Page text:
The action in Jessica Jones is less spectacular than what we got in Daredevil, but direct physical violence is far less central to the themes of the show. Instead, Jessica Jones is a legitimate thriller, trading martial arts or explosions for the kind of heart-pounding tension nobody ever expected from something with the Marvel brand name.
To that end, the villain, David Tennant’s Zebediah Kilgrave, is the first truly terrifying villain Marvel has managed to deliver to the screen. Tennant, straying as far from his Tenth Doctor charm as possible, is as menacing off screen as on, and Jessica Jones delivers something completely unexpected: legitimate scares. He’s defined by his absence for much of these episodes, referred to in hushed tones, and popping in from the shadows as an illustration of Jessica’s occasionally dizzying bouts with PTSD.
We see the results of his monstrous actions far more than we see him, and the effect is more akin to a horror movie than a Marvel project. The skeevy implications of what Kilgrave can do with his powers are explored to their fullest, and in this grimy corner of the Marvel Cinematic Universe, where Avengers are alluded to only as the guys who nearly brought New York City down around everyone’s ears, and where nobody is coming to anybody’s rescue, he may as well be a god. Kilgrave isn’t a problem Jessica can solve with her fists, although you’ll desperately want her to.
It’s difficult to find fault within these seven episodes. There’s one important plot point that leans a little too far towards the coincidental for my taste, and Rachael Taylor’s turn as Jessica’s best friend Trish Walker, a talk show host with secrets of her own, hasn’t yet felt fully formed. The good news is that Jessica Jones doesn’t seem to fall prey to the pacing issues Netflix dramatic series often suffer from (Daredevil was no exception). Several episodes unfold like network police procedurals, a genre that a less adventurous version of Jessica Jones could easily have slotted into. But here, that structure is quickly subverted, and it’s used to drive home the fact that in this world, one shouldn’t trust the familiar or settle into a routine.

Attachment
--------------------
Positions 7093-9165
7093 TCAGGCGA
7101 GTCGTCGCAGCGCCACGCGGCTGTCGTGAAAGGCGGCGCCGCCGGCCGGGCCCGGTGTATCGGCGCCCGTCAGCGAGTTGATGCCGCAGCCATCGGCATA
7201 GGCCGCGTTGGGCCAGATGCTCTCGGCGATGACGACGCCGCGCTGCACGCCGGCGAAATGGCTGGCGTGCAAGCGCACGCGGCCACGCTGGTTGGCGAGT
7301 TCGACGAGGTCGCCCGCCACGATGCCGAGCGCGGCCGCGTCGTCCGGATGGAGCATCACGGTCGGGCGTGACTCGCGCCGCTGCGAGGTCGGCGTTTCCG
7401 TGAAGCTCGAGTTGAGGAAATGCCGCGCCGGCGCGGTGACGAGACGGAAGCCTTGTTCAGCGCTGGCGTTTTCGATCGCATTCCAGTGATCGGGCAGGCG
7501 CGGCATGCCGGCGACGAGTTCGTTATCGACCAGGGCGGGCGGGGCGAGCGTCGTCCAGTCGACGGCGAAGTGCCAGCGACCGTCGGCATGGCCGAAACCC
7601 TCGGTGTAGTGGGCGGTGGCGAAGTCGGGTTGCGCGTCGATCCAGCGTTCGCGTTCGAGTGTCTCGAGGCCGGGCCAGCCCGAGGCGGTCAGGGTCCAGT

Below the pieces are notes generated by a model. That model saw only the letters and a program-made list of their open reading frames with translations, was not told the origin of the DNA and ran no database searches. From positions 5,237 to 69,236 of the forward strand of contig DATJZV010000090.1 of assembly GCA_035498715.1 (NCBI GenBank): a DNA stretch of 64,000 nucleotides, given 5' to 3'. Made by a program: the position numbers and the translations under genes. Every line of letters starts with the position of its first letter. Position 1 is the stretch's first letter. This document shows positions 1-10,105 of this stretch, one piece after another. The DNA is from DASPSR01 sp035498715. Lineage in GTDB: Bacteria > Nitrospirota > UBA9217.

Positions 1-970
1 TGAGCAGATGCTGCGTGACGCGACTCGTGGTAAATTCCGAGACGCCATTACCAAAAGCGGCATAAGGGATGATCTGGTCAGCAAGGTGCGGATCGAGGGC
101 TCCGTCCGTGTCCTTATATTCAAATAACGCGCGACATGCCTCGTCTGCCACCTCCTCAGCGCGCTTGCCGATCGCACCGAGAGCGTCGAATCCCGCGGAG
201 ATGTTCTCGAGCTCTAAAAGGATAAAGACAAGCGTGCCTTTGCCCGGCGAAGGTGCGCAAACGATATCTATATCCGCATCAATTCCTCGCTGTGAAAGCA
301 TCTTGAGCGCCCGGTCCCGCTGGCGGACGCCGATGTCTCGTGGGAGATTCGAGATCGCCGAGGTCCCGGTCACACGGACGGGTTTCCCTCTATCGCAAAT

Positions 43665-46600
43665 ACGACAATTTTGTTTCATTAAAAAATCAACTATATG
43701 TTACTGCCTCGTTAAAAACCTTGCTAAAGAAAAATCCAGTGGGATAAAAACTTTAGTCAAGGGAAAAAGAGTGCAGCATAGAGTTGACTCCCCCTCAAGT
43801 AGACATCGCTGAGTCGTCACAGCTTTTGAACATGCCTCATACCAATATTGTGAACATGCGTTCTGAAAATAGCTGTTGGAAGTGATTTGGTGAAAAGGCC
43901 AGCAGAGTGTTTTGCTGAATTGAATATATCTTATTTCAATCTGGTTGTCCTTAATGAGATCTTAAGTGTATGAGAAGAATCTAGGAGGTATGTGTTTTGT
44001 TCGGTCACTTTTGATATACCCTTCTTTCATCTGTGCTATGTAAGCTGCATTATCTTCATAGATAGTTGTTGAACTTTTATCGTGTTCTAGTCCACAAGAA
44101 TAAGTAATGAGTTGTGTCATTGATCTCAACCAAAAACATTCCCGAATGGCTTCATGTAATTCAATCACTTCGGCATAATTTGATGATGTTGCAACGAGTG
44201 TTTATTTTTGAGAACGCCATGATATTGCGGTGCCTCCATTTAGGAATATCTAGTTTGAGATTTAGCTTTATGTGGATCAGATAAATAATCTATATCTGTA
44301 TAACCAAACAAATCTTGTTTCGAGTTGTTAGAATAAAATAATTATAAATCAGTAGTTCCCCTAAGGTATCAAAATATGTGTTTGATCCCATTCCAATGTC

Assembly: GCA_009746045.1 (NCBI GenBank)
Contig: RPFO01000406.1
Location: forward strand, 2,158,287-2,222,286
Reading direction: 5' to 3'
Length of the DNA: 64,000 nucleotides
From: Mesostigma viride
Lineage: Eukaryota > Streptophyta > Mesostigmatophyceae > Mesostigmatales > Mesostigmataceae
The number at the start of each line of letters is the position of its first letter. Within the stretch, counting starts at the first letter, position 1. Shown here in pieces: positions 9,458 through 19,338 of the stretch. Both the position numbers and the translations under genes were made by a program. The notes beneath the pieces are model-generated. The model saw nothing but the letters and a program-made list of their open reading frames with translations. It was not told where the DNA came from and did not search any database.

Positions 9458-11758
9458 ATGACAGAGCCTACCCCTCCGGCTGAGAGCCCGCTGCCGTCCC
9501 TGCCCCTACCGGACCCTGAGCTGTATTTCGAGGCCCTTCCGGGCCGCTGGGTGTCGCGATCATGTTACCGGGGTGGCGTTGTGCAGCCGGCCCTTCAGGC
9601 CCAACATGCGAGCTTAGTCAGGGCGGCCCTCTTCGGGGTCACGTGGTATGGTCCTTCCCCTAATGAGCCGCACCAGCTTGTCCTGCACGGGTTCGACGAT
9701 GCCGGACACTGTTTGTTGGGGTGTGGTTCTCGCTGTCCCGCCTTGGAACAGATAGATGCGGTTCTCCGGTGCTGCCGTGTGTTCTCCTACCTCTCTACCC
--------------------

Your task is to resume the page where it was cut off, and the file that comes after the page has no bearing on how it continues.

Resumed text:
Jessica Jones is more than Marvel’s most mature effort, or its best small screen one. Remove the brand name and the occasional background reference to events of 2012’s The Avengers, and it’s a completely standalone thriller that could comfortably sit alongside some of the most acclaimed dramatic TV of the last few years.
For all of Marvel Studios’ talk about moving away from the traditional superhero genre in recent years, they never quite accomplished it…until now, with this show, which might just be their best effort. You don’t have to like superheroes to enjoy Jessica Jones. In fact, it might be better if you don’t.
Jessica Jones premieres on Netflix on November 20th.
Mike Cecchini has rediscovered his taste for whiskey, and it’s all Jessica Jones’ fault. Follow his tipsy ramblings on Twitter.